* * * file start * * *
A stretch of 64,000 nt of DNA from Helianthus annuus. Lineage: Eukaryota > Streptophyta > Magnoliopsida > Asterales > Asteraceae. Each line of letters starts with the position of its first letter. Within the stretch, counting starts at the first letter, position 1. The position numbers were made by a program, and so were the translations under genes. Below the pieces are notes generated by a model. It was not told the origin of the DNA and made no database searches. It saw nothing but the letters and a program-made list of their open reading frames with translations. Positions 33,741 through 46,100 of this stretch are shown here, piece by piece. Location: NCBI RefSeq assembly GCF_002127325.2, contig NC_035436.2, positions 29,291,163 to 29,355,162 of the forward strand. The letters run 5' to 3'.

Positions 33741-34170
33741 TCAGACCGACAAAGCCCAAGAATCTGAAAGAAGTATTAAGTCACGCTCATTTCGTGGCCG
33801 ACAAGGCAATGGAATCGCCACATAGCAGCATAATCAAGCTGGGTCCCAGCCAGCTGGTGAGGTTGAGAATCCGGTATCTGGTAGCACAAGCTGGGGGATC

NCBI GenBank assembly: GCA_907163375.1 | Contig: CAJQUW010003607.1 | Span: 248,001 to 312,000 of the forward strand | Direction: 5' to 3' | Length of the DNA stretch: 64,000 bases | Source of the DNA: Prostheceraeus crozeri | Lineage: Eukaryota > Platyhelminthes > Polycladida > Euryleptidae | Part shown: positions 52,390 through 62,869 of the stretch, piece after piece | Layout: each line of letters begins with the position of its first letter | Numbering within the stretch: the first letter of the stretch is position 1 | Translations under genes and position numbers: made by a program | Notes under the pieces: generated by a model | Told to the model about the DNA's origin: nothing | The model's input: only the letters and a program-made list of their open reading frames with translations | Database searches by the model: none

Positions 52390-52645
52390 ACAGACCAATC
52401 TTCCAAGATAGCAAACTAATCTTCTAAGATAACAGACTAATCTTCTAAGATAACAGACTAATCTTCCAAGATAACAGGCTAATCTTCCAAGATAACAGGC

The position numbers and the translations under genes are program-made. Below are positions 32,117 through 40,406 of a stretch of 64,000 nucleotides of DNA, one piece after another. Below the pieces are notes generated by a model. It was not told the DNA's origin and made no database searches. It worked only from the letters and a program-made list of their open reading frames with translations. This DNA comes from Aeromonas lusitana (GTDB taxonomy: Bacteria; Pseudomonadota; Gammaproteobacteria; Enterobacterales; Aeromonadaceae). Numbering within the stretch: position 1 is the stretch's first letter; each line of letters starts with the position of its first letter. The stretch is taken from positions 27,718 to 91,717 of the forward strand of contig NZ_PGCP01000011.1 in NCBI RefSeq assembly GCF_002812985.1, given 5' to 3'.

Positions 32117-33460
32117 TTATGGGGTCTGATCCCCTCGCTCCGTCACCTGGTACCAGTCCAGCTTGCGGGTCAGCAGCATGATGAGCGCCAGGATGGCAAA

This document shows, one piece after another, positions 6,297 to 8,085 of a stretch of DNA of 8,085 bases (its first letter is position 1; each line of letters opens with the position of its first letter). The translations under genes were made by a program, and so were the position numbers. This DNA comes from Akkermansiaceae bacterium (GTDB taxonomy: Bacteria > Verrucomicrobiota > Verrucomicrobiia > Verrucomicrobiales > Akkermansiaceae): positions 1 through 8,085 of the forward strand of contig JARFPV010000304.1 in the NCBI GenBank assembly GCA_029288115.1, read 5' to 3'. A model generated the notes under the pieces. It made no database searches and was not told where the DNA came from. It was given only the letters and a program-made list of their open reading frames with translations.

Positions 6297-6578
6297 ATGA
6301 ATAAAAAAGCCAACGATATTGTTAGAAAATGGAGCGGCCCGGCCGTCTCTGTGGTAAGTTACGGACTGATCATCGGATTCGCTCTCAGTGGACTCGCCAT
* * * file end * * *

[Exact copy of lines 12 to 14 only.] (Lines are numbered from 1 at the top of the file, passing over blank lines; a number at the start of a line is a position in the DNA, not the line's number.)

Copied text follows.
This document shows, one piece after another, positions 6,297 to 8,085 of a stretch of DNA of 8,085 bases (its first letter is position 1; each line of letters opens with the position of its first letter). The translations under genes were made by a program, and so were the position numbers. This DNA comes from Akkermansiaceae bacterium (GTDB taxonomy: Bacteria > Verrucomicrobiota > Verrucomicrobiia > Verrucomicrobiales > Akkermansiaceae): positions 1 through 8,085 of the forward strand of contig JARFPV010000304.1 in the NCBI GenBank assembly GCA_029288115.1, read 5' to 3'. A model generated the notes under the pieces. It made no database searches and was not told where the DNA came from. It was given only the letters and a program-made list of their open reading frames with translations.

Positions 6297-6578
6297 ATGA